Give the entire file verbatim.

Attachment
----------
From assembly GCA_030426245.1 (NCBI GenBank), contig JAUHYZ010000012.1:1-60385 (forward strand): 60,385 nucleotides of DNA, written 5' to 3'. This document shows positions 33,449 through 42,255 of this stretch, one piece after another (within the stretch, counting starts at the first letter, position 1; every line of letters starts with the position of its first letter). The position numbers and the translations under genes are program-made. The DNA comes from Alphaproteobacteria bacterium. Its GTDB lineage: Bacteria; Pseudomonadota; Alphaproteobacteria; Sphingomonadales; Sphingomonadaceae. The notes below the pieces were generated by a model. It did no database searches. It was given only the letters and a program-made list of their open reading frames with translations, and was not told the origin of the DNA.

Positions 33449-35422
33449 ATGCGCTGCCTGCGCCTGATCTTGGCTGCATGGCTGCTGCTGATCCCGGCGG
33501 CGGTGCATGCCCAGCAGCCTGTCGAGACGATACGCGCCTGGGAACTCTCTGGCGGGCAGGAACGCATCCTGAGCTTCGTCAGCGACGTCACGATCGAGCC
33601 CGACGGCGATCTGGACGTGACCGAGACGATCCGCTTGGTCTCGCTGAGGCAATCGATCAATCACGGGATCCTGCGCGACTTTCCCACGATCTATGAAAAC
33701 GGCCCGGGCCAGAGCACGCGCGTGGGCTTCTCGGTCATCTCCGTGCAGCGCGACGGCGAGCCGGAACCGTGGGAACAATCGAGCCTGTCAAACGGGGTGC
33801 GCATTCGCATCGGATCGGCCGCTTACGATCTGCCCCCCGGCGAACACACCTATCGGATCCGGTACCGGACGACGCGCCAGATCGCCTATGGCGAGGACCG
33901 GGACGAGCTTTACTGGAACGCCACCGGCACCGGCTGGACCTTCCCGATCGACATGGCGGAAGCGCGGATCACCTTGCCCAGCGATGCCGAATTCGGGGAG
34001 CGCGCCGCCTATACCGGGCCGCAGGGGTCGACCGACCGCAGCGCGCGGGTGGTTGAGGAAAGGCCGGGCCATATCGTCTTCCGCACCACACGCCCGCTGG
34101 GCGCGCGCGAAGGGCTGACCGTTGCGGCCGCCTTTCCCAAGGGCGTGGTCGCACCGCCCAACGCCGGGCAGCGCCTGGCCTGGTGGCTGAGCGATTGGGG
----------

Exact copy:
From assembly GCA_030426245.1 (NCBI GenBank), contig JAUHYZ010000012.1:1-60385 (forward strand): 60,385 nucleotides of DNA, written 5' to 3'. This document shows positions 33,449 through 42,255 of this stretch, one piece after another (within the stretch, counting starts at the first letter, position 1; every line of letters starts with the position of its first letter). The position numbers and the translations under genes are program-made. The DNA comes from Alphaproteobacteria bacterium. Its GTDB lineage: Bacteria; Pseudomonadota; Alphaproteobacteria; Sphingomonadales; Sphingomonadaceae. The notes below the pieces were generated by a model. It did no database searches. It was given only the letters and a program-made list of their open reading frames with translations, and was not told the origin of the DNA.

Positions 33449-35422
33449 ATGCGCTGCCTGCGCCTGATCTTGGCTGCATGGCTGCTGCTGATCCCGGCGG
33501 CGGTGCATGCCCAGCAGCCTGTCGAGACGATACGCGCCTGGGAACTCTCTGGCGGGCAGGAACGCATCCTGAGCTTCGTCAGCGACGTCACGATCGAGCC
33601 CGACGGCGATCTGGACGTGACCGAGACGATCCGCTTGGTCTCGCTGAGGCAATCGATCAATCACGGGATCCTGCGCGACTTTCCCACGATCTATGAAAAC
33701 GGCCCGGGCCAGAGCACGCGCGTGGGCTTCTCGGTCATCTCCGTGCAGCGCGACGGCGAGCCGGAACCGTGGGAACAATCGAGCCTGTCAAACGGGGTGC
33801 GCATTCGCATCGGATCGGCCGCTTACGATCTGCCCCCCGGCGAACACACCTATCGGATCCGGTACCGGACGACGCGCCAGATCGCCTATGGCGAGGACCG
33901 GGACGAGCTTTACTGGAACGCCACCGGCACCGGCTGGACCTTCCCGATCGACATGGCGGAAGCGCGGATCACCTTGCCCAGCGATGCCGAATTCGGGGAG
34001 CGCGCCGCCTATACCGGGCCGCAGGGGTCGACCGACCGCAGCGCGCGGGTGGTTGAGGAAAGGCCGGGCCATATCGTCTTCCGCACCACACGCCCGCTGG
34101 GCGCGCGCGAAGGGCTGACCGTTGCGGCCGCCTTTCCCAAGGGCGTGGTCGCACCGCCCAACGCCGGGCAGCGCCTGGCCTGGTGGCTGAGCGATTGGGG